One point of view the author shows is the importance of investing in God as the solution – to give us what no other person can offer us. That God is the abundance of love. If a human person will deny us love and care, God provides it as the source of true and unfailing love. When human love fails, the author argues, we need not forget God who is the Alfa and Omega of providence and love. A partner shares a minor love; God the giver hugely nourishes us with the major and abundant mercy and love.
I need to state that the author of Single Mother of Five succeeded in taking the narrative of her story with a psychological, religious and philosophical calm. The book’s argument suggests that every mother or father can do it as the author experienced it and braved it only if one is ready to learn and follow up. It resolved the conflict and contradiction of asking people to divorce or misunderstanding mothers and children emerging from broken homes. One can also take from the author’s charge to single households that God and children are centrally the ultimate focus that offers us the way to balance the outcomes of our lived reality. Addressing several issues of practical reality – from self-care and self esteem, to finances, the work charges parents involved in child rearing practices to collaborate with communities around them with a variety of perspectives (p. iii). To say the least, this book can be described as an ethnographic text of survival told by a single mother of five. Not only does it shed light on being and becoming, but also it provides details on the opportunity for growth in any encounter – encounter surrounded by divine life, community order and group support.
I conclude that having reviewed this book and commented on the findings, I strongly think it is a valuable book to have in our homes, schools, churches, libraries, and communities. Thank you Dr. Rose Joshua for challenging yourself to write and to share the story of being a Single Mother of Five. It really provides a well grounded insight from a female gender perspective of survival in the face of a broken home we cannot ignore to read and advance the dimensions of her perspective. Grab a copy – for it fits as a must read and a pendulum of crucial survival, in particular, when one is faced with a broken home and disserted. By reading this book you will discover as I did that the notion that a broken home cannot be better and that single mom and single dad child rearing practices is handicapped with the missing link and therefore over troubled is challenged by Dr. Rose Joshua's book. A must read by all, particularly, those who are faced with living alone to give to the child in a changing situation.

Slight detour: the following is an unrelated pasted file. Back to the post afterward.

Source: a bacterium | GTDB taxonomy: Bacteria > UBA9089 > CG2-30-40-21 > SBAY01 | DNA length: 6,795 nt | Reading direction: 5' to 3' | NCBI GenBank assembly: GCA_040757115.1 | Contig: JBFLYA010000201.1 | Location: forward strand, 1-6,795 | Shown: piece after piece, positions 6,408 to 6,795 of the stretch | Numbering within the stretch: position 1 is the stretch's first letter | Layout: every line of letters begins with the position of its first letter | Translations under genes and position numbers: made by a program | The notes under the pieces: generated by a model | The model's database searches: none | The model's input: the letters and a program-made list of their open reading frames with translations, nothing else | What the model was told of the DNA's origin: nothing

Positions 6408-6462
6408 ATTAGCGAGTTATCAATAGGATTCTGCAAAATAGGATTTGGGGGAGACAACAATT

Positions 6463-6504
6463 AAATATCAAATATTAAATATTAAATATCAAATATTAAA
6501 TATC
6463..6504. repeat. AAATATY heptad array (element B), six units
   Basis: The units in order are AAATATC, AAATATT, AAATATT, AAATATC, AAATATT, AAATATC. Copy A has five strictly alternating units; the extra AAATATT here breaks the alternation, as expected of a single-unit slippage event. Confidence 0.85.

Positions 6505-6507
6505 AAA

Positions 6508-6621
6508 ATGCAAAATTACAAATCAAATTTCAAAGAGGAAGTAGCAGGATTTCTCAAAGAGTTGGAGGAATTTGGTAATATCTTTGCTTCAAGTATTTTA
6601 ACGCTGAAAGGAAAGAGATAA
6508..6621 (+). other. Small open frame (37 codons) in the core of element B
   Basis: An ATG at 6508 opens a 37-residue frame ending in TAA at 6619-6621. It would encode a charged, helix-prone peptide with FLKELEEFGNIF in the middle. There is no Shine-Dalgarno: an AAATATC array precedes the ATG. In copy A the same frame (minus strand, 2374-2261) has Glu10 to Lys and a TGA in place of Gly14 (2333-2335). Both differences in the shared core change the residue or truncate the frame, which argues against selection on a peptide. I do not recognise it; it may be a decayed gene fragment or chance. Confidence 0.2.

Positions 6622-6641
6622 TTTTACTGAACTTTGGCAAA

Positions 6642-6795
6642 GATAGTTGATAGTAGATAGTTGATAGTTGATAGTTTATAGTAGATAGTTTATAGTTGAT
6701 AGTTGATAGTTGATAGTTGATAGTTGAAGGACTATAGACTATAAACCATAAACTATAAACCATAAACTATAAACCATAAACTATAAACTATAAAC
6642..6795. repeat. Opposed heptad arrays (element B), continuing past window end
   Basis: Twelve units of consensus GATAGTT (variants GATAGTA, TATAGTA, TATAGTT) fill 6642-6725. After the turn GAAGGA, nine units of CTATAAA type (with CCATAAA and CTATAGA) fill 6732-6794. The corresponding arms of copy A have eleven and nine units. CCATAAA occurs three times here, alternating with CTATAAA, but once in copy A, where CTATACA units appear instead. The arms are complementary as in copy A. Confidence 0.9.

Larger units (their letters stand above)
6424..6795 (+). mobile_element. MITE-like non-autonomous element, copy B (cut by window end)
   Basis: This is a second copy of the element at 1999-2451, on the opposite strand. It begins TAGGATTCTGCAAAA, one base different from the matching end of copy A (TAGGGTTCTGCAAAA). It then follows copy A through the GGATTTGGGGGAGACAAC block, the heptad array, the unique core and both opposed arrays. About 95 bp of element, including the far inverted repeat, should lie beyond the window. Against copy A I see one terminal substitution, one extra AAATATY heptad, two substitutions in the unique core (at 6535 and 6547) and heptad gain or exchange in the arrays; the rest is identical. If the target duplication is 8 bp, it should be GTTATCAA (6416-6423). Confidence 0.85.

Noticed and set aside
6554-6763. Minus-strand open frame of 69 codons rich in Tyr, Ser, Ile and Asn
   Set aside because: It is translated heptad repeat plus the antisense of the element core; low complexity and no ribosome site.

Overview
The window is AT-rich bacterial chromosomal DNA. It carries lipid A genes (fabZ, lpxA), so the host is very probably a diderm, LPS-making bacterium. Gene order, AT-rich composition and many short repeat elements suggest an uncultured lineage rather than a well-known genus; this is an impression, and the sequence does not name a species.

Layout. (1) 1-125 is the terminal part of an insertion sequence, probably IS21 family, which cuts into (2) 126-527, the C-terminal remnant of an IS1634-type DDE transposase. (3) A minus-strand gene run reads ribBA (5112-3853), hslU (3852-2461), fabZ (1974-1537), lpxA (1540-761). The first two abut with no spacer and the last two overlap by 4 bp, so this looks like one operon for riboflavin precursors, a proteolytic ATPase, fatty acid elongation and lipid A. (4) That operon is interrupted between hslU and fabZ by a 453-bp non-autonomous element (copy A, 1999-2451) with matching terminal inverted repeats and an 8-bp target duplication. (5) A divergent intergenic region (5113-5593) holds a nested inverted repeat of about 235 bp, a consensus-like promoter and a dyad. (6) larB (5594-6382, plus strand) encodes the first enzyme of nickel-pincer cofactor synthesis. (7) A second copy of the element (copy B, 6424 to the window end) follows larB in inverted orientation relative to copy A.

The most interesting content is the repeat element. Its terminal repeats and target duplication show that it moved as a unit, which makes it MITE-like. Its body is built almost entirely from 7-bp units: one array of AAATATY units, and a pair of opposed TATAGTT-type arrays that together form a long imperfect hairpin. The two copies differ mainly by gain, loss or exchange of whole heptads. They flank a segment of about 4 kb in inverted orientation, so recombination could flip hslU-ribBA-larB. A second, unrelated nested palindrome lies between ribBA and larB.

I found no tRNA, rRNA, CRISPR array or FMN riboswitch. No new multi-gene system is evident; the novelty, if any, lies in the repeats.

Publication Year: 2010.
Number of Pages: 201.
Publisher: Blitzprint Inc. Calgary, AB. Canada.
Canadian Library & Archives Info: BV4529.18.J67 2010 248.8’431 C2010-905726-0.
Copy Right: Family Defense International, Inc. Canada.
Author: Dr. Rose Joshua
Dr. Patrick Iroegbu is an anthropologist, community health advocate and leader. The author of Marrying Wealth, Marrying Poverty: Gender and Bridewealth Power in an African Society (2007) as well as Healing Insanity: A Study of Igbo Medicine in Contemporary Nigeria (2010). Both books and others are available online – www.amazon.com